2015 Student Research Conference:
28th Annual Student Research Conference

Greek Midwives and Ozarker Granny-Women: A Comparison of Female Experiences in Traditional Medicine
Meagan E. McGlasson
Dr. Bridget Thomas, Faculty Mentor

Scholars agree that identifying female voices in ancient medicine is not an easy undertaking, due to the limited nature of surviving artifacts. By comparing the scattered accounts of Athenian midwives with the roles of granny-women in the early twentieth century Ozarker culture however, the problem of interpreting the Athenian sources becomes secondary to the commonalities present in the practices documented in both societies. Artifacts from both cultures indicate that practiced mothers often took a primary role in providing reproductive care for their communities. While there is no indication that the Athenian conventions influenced Ozarker health care, an overlap in prescribed treatments suggests a common motivation for women to utilize and potentially develop affordable, effective remedies in order to avoid the expense and discomfort of consulting a physician.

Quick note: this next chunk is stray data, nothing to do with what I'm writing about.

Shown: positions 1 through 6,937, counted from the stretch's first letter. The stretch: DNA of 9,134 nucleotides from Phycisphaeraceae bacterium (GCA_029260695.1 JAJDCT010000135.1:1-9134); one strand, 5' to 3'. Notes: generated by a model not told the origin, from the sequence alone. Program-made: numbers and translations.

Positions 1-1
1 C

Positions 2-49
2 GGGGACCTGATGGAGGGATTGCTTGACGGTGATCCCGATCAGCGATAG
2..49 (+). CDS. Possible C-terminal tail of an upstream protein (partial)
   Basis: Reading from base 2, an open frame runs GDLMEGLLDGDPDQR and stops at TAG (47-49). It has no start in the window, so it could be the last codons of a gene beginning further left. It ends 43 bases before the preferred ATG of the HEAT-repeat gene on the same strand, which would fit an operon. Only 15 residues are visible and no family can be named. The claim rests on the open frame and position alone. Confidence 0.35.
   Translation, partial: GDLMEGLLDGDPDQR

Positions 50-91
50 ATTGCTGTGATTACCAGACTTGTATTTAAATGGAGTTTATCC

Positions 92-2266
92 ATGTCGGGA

Keywords: women, medicine, Athenian, Ozarker, comparison, granny-women, midwife

Topic(s):Women's and Gender Studies

Presentation Type: Oral Paper

Session: 406-3
Location: MG 2050
Time: 3:00

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